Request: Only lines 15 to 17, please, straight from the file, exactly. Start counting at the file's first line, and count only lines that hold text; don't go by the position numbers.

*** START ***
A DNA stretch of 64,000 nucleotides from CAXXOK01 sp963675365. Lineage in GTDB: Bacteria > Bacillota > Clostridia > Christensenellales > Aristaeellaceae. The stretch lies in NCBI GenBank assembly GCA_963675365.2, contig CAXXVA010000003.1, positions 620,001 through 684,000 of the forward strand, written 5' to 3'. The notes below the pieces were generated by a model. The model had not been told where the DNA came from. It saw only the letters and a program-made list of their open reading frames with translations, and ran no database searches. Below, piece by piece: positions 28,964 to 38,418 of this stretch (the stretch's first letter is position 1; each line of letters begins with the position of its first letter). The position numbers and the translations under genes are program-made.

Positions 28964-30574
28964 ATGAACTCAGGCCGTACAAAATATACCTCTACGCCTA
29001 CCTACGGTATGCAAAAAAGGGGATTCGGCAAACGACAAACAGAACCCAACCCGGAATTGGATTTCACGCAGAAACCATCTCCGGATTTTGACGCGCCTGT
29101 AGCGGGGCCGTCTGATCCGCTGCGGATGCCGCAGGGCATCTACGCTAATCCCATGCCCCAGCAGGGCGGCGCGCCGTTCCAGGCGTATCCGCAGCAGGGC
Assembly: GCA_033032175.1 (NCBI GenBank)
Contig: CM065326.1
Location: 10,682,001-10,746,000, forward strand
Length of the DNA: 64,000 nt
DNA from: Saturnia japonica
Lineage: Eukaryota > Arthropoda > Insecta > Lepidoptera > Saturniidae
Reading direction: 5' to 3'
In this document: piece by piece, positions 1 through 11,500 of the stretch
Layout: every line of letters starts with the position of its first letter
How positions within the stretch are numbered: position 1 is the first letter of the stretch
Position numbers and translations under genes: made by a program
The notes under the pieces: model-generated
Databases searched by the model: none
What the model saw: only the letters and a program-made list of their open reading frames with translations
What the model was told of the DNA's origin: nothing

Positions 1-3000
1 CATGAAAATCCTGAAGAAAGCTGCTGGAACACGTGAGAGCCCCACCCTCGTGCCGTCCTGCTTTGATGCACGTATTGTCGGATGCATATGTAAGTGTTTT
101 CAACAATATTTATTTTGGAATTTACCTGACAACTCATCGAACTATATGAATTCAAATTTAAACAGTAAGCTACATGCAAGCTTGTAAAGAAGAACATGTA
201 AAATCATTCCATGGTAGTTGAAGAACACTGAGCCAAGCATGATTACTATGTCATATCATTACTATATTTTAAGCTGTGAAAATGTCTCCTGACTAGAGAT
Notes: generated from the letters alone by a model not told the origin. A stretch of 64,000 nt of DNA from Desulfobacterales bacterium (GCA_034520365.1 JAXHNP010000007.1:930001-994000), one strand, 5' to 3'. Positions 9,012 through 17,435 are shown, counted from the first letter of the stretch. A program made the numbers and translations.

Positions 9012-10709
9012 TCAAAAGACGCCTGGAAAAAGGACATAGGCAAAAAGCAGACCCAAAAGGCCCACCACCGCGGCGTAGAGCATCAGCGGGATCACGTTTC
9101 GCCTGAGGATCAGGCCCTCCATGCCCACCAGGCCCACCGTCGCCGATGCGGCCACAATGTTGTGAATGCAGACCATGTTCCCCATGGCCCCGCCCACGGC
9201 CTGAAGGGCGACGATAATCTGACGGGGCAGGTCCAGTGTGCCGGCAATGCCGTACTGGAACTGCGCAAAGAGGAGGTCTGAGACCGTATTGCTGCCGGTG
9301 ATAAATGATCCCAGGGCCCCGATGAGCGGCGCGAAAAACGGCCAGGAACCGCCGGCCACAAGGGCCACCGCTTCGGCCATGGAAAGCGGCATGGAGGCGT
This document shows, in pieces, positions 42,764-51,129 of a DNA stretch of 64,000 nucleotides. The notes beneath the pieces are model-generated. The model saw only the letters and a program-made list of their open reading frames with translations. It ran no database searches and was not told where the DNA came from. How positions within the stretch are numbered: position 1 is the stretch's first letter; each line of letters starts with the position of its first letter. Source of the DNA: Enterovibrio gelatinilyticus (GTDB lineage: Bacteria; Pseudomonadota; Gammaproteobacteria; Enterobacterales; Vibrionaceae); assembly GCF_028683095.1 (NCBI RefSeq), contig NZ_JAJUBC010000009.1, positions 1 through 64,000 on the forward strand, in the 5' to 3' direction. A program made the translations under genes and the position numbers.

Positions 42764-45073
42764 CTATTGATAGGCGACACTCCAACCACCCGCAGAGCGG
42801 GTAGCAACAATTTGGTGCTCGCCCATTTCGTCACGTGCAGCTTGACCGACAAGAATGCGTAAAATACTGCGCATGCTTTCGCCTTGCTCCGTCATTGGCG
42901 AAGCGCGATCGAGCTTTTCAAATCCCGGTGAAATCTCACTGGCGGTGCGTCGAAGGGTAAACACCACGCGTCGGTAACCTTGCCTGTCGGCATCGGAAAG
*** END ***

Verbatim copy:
How positions within the stretch are numbered: position 1 is the first letter of the stretch
Position numbers and translations under genes: made by a program
The notes under the pieces: model-generated